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APOD: 2021 September 18 - Rubin's Galaxy Discover the cosmos!Each day a different image or photograph of our fascinating universe isfeatured, along with a brief explanation written by a professional astronomer. 2021 September 18 Rubin's Galaxy Image Credit: NASA,ESA,B. Holwerda (University of Louisville) Explanation: In this Hubble Space Telescope imagethe bright, spiky starslie in the foreground toward the heroic northern constellationPerseus and well within our own Milky Way galaxy.In sharp focus beyond isUGC 2885,a giant spiral galaxy about 232 million light-years distant.Some 800,000 light-years across compared to the Milky Way'sdiameter of 100,000 light-years or so, it has around 1 trillion stars.That's about 10 times as many stars as the Milky Way.Part of an investigationto understand how galaxies can grow to such enormous sizes,UGC 2885 was also part ofAn Interesting Voyageand astronomer Vera Rubin'spioneering study of the rotation of spiral galaxies.Her work was the first to convincingly demonstratethe dominating presence ofdark matter in our universe. Tomorrow's picture: equinox on Saturn<| Archive| Submissions | Index| Search| Calendar| RSS| Education| About APOD| Discuss| > Authors & editors: Robert Nemiroff(MTU) &Jerry Bonnell (UMCP)NASA Official: Phillip NewmanSpecific rights apply.NASA WebPrivacy Policy and Important NoticesA service of:ASD atNASA /GSFC& Michigan Tech. U.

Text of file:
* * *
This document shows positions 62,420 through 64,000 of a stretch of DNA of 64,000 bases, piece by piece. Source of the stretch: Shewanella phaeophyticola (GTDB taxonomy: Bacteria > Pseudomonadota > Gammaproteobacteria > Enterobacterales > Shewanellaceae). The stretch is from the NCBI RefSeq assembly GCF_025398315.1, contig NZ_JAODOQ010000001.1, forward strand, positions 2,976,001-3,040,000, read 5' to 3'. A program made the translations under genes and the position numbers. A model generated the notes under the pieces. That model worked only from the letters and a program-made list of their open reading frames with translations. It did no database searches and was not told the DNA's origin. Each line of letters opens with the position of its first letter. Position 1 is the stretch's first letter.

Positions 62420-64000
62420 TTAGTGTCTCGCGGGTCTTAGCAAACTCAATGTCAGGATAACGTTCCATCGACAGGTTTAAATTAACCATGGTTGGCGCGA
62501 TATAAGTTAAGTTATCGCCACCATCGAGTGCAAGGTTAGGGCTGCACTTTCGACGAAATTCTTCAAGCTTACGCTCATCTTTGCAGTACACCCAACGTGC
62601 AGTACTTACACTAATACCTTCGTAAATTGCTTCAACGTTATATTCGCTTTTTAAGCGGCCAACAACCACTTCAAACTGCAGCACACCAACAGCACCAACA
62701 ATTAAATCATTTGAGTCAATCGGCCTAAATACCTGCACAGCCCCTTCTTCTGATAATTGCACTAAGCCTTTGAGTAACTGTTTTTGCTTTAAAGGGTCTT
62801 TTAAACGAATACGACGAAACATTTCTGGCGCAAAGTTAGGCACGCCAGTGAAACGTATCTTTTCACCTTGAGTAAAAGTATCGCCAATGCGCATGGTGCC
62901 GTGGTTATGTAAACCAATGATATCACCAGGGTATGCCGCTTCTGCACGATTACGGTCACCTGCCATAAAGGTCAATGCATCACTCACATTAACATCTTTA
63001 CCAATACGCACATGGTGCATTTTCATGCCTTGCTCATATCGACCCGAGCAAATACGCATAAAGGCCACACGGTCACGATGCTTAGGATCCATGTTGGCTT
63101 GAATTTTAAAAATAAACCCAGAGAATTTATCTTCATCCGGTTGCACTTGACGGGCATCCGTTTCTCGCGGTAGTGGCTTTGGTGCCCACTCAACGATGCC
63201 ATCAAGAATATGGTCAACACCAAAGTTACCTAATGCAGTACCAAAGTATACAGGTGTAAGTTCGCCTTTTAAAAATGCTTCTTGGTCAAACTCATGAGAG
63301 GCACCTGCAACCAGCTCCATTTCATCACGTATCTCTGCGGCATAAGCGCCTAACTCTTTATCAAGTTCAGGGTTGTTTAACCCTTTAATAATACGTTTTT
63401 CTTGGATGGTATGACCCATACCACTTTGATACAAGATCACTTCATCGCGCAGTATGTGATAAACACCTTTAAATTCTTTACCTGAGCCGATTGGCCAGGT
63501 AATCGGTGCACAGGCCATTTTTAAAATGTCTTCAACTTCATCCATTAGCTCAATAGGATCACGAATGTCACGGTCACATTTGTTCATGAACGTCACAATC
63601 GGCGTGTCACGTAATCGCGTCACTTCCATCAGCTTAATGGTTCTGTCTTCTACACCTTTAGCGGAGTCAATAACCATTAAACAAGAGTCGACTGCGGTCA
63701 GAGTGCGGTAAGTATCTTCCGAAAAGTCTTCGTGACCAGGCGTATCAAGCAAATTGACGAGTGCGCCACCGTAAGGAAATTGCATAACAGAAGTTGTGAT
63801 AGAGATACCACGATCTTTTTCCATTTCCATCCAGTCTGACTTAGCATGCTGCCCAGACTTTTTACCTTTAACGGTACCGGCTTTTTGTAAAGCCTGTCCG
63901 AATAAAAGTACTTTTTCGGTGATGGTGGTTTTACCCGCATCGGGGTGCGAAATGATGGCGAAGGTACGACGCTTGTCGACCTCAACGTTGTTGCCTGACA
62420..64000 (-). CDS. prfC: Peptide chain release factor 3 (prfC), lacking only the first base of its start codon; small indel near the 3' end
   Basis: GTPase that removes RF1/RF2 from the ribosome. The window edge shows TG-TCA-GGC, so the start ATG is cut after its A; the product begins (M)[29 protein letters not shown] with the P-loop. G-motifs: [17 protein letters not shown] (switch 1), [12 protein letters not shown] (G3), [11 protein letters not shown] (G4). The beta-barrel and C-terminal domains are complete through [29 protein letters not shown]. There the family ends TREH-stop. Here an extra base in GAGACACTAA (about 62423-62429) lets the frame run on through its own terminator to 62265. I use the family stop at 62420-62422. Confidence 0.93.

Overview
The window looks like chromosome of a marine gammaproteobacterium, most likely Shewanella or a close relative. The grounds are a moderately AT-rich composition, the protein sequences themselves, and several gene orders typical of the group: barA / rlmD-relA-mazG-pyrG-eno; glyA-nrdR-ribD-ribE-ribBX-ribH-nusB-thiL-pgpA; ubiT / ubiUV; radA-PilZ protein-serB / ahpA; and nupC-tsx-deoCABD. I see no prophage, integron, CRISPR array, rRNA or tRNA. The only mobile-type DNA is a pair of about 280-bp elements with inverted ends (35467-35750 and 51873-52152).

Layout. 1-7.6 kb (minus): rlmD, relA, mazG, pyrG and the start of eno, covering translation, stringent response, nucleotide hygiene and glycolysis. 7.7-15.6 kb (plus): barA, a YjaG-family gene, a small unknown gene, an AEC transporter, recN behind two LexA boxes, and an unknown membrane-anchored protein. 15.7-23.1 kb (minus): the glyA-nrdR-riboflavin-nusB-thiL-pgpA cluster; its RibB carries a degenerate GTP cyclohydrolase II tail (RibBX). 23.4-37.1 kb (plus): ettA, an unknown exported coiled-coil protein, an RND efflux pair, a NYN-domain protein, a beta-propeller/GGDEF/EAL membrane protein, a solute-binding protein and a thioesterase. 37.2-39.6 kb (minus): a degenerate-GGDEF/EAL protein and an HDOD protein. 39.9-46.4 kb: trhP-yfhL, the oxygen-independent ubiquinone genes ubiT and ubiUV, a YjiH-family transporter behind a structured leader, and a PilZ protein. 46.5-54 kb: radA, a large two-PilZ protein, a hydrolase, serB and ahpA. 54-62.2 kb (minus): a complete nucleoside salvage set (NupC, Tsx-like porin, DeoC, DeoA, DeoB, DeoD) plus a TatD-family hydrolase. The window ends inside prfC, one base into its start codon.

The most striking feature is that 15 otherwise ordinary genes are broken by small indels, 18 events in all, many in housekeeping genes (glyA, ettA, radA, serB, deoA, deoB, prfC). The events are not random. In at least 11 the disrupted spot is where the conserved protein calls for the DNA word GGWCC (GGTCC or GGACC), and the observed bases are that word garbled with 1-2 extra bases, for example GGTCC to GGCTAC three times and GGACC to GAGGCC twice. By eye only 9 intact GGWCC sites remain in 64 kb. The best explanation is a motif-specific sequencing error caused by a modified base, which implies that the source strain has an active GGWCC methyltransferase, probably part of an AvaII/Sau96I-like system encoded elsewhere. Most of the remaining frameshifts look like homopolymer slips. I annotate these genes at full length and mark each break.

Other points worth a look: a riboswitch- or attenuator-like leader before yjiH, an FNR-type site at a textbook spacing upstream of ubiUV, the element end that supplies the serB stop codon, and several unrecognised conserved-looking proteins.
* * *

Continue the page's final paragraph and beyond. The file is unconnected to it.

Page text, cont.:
APOD: 2021 September 17 - Video: Flash on Jupiter Discover the cosmos!Each day a different image or photograph of our fascinating universe isfeatured, along with a brief explanation written by a professional astronomer. Video: Flash on Jupiter Video Credit & Copyright: T. Humbert, S. Barré, A. Desmougin & D. Walliang (Société Lorraine d'Astronomie),Astroqueyras Explanation: There has been a flash on Jupiter.A few days ago, several groups monitoring our Solar System's largest planet noticed a two-second long burst of light.Such flashes have been seen before, with the most famous being a series of impactor strikes in 1994.Then, fragments of Comet Shoemaker-Levy 9 struck Jupiter leaving dark patches that lasted for months.Since then, at least seven impacts have been recorded on Jupiter -- usually discovered by amateur astronomers.In the featured video, variations in the Earth's atmosphere cause Jupiter's image to shimmer when, suddenly, a bright flash appears just left of center. Io and its shadow are visible on the right.What hit Jupiter will likely never be known, but considering what we do know of the nearby Solar System, it was likely a piece of rock and ice -- perhaps the size of a bus -- that broke off long-ago from a passing comet...